Arizona nearly ended the season the way it began. In late November, the Wildcats jumped out to a 19 point lead at Virginia only to see the Cavaliers tie the game in regulation then win it in overtime 93-90. Yesterday, Arizona raced to a 19 point halftime lead at Stanford before the Cardinal made their charge.
Stanford knotted the game 70-70 with six seconds to play on a three point basket by Kenny Brown.
Arizona's Mustafa Shakur took the ball the length of the court and found Daniel Dillon open along the baseline. Dillon's contested jump shot bounced off the rim and the Cardinal were jumping for joy as this game had evolved into yet another Arizona/Stanford classic.
In overtime Arizona took care of business this time around, eventually winning 85-80.
Six Stanford players were stricken with food poisoning days before the game. Anthony Goods was so sick the sophomore guard and his 13 PPG average were in street clothes at the end of the bench. His backcourt mate Mitch Johnson did not fare much better. Johnson played 13 minutes in the first half, but sat out the entire second half as he too did not feel well.
In basketball, like in life, one man's misfortune is another man's opportunity and Brown made the most of his opportunity against Arizona. Brown, averaging only seven minutes of playing time per game, played 33 minutes and scored 22 points on 9 of 15 shooting.
He made all four of his three pointers in the second half, three during one stretch where the Cardinal cut deep into Arizona's large lead and then the fourth in the game's closing seconds.
In the extended period the blessing in disguise for Arizona was having Chase Budinger foul out. Olson replaced Budinger with Dillon and Dillon did an outstanding job of denying Brown the ball.
The Wildcats rode the hot hand of Ivan Radenovic all day long. The senior forward scored a career high 37 points while making clutch shot after clutch shot down the stretch. His strong play wasn't just on the offensive end though. Radenovic finished with nine rebounds and seven assists. He mad all 11 of his free throw attempts and was 12 of 18 from the floor. In a word, Radenovic was unstoppable.
What's most impressive about Radenovic's play was that it was against one of the best low post defenders in the Pac-10, Brook Lopez. Lopez scored 21 points and grabbed eight rebounds of his own. In the end though it was a simple case of the more experienced senior taking the younger freshman to school with an array of post moves and head fakes that kept Lopez guessing at where Radenovic's release point would be.
For Arizona, the game was a microcosm of the entire season. They opened the game like a team who had to win. They played hard on both ends of the floor, moved the ball extremely well, took and made open shots and got after it on defense. They also controlled the boards and the basketball by not committing turnovers.
In the second half, Stanford came out hot and began to do the little things Arizona had done in the opening 20 minutes to build their lead. The Cardinal were getting offensive rebounds, coming up with lose balls, forcing Arizona into bad shots, getting steals and causing turnovers.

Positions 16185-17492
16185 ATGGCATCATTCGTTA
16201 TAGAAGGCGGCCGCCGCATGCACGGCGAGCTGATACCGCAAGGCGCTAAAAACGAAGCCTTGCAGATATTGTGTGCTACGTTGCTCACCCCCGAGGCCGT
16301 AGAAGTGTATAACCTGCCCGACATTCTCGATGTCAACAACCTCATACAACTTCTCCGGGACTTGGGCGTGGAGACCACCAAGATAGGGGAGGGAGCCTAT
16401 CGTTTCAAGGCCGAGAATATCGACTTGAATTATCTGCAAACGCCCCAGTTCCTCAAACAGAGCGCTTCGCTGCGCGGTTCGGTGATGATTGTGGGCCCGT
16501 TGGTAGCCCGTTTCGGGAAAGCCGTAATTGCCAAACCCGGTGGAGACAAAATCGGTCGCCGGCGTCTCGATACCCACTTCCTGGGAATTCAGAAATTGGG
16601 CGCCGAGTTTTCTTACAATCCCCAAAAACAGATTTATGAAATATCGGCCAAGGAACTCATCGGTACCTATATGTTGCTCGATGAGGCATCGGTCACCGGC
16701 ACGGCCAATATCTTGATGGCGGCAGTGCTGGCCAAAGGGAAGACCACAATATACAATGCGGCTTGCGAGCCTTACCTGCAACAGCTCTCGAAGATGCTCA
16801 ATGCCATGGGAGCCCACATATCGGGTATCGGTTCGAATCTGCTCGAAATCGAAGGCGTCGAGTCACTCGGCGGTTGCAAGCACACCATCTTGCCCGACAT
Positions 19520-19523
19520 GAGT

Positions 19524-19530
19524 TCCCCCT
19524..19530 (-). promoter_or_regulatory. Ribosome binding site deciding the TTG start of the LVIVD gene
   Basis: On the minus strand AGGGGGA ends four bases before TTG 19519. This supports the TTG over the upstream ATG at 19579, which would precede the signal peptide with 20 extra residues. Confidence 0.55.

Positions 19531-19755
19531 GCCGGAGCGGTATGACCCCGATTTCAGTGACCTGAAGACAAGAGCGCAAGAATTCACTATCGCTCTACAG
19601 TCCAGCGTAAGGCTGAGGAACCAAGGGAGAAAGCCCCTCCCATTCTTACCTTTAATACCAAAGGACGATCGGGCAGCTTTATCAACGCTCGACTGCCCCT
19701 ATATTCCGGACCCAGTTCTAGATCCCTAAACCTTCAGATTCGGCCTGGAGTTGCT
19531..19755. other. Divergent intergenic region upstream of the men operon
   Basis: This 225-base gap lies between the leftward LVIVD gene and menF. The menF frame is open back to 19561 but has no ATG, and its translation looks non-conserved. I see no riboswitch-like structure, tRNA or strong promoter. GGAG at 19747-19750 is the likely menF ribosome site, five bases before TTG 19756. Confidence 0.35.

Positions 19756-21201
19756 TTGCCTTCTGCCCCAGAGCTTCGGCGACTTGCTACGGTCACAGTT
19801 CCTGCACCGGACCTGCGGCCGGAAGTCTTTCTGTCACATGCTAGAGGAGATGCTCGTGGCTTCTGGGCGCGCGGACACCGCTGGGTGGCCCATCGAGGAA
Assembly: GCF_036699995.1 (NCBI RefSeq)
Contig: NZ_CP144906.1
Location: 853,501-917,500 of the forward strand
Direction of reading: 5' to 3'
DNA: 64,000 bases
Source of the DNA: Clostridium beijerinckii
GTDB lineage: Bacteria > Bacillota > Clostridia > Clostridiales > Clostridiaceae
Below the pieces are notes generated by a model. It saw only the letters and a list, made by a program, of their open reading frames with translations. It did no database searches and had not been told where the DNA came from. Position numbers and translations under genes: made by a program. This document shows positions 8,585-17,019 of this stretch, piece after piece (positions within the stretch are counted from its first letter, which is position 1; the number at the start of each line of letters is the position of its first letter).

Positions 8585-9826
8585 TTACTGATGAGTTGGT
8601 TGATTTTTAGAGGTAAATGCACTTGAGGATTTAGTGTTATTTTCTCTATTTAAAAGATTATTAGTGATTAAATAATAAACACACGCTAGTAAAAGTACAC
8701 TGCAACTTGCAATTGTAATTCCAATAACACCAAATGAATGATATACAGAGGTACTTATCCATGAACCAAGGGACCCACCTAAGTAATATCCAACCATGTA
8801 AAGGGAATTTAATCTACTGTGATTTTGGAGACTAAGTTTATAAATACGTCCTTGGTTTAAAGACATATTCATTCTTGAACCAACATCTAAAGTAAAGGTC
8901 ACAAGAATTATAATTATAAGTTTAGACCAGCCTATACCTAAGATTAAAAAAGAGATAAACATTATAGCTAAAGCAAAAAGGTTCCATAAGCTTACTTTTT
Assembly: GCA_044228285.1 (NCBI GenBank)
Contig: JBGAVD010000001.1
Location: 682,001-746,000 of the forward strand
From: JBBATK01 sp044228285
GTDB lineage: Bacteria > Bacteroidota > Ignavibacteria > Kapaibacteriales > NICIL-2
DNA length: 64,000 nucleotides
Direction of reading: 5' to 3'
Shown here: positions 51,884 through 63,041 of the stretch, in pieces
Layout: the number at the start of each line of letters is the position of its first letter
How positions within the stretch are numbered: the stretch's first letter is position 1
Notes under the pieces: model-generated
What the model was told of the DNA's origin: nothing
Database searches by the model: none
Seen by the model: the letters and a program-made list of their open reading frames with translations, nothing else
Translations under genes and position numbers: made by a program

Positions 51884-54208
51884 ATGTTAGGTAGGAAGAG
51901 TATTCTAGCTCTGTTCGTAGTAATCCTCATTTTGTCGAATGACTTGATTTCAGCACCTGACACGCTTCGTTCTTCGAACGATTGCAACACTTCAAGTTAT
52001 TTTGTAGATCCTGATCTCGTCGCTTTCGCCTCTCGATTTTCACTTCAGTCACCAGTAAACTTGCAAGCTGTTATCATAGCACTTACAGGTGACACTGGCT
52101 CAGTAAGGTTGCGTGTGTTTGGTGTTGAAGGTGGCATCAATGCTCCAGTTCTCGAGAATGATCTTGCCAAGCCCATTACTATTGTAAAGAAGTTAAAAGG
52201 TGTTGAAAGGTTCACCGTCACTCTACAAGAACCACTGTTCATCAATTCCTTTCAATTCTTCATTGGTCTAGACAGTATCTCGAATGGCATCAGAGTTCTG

Arizona's three primary ball handlers, Shakur, Nice Wise and Marcus Williams combined for nine of the team's 13 turnovers. Shakur alone had six to go along with only four assists. Twice, Olson replaced Shakur with Wise after the senior point guard turned the ball over.
Instead of being discouraged, Shakur stepped up and played very well in the game's final 10 minutes, including the overtime session. Despite having two turnovers during this time, Shakur was very poised with the basketball and did a great job of getting Arizona into their offense.
Twice Shakur waived off teammates who were out of position and calmly directed them to where they needed to be so that Arizona could run plays through the red hot Radenovic. Shakur also knocked down a key jumper, made a crucial lay up, and knocked down 3 of 4 free throws in overtime.
Arizona, at one point this year, was being considered by most analysts as a team who could contend for the National title. Yesterday, they at times looked like that team. The Wildcats have now won three in a row and could use that momentum to springboard themselves to a deep conference tournament run.
They'll most likely face Oregon in the first round and will then probably draw UCLA in the second game. Things won't be easy in the Staples Center, but they won't be easy for any of the teams.
The Pac-10 is known as the Conference of Champions and this season all 10 teams played with the heart of champion. Saturday's games saw Arizona beat Stanford in overtime, Washington State beat USC in double overtime and Washington upset UCLA to close out their up and down season with a sweep of the Los Angeles schools.
No one had it easy this year. Not a single team. While Arizona's 11-7 conference record may seem substandard to the Wildcat faithful, I can assure you it's not. This season, every weekend was defined by buzzer beaters, overtimes, and huge late game defensive stands. In fact, the standings could be flip-flopped and we'd be none the wiser.
What it all means is every Pac-10 team that qualifies for the Big Dance is going to be one tough team to beat, and the higher their seed obviously the better.
Arizona's three straight wins over ASU, Cal and Stanford guaranteed the Wildcats a higher seed in the tournament then what was being projected a week ago. The only remaining question is will they continue to climb.
All eyes will be on the Staples Center this week for that answer.